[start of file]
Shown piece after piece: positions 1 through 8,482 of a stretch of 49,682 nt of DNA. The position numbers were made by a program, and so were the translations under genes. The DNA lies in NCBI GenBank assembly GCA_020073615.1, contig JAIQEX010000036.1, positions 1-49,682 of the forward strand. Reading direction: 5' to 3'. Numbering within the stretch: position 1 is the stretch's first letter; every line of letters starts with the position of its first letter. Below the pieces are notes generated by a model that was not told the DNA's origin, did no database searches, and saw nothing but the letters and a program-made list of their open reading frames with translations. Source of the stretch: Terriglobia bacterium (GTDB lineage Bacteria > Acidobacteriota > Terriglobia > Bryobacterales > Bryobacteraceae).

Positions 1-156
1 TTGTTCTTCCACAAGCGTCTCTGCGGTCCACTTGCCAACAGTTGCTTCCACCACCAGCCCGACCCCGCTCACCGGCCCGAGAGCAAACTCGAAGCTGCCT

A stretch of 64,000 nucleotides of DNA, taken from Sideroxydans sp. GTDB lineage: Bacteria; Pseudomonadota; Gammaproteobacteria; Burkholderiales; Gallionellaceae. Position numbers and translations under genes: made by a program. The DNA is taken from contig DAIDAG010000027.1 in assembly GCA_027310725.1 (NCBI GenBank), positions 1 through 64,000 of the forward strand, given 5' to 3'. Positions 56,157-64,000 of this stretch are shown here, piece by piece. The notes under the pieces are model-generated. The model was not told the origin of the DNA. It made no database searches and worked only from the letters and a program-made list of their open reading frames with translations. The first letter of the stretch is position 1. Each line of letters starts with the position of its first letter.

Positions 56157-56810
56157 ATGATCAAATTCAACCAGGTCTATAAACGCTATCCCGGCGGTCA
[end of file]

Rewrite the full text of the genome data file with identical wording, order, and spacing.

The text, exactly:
Shown piece after piece: positions 1 through 8,482 of a stretch of 49,682 nt of DNA. The position numbers were made by a program, and so were the translations under genes. The DNA lies in NCBI GenBank assembly GCA_020073615.1, contig JAIQEX010000036.1, positions 1-49,682 of the forward strand. Reading direction: 5' to 3'. Numbering within the stretch: position 1 is the stretch's first letter; every line of letters starts with the position of its first letter. Below the pieces are notes generated by a model that was not told the DNA's origin, did no database searches, and saw nothing but the letters and a program-made list of their open reading frames with translations. Source of the stretch: Terriglobia bacterium (GTDB lineage Bacteria > Acidobacteriota > Terriglobia > Bryobacterales > Bryobacteraceae).

Positions 1-156
1 TTGTTCTTCCACAAGCGTCTCTGCGGTCCACTTGCCAACAGTTGCTTCCACCACCAGCCCGACCCCGCTCACCGGCCCGAGAGCAAACTCGAAGCTGCCT

A stretch of 64,000 nucleotides of DNA, taken from Sideroxydans sp. GTDB lineage: Bacteria; Pseudomonadota; Gammaproteobacteria; Burkholderiales; Gallionellaceae. Position numbers and translations under genes: made by a program. The DNA is taken from contig DAIDAG010000027.1 in assembly GCA_027310725.1 (NCBI GenBank), positions 1 through 64,000 of the forward strand, given 5' to 3'. Positions 56,157-64,000 of this stretch are shown here, piece by piece. The notes under the pieces are model-generated. The model was not told the origin of the DNA. It made no database searches and worked only from the letters and a program-made list of their open reading frames with translations. The first letter of the stretch is position 1. Each line of letters starts with the position of its first letter.

Positions 56157-56810
56157 ATGATCAAATTCAACCAGGTCTATAAACGCTATCCCGGCGGTCA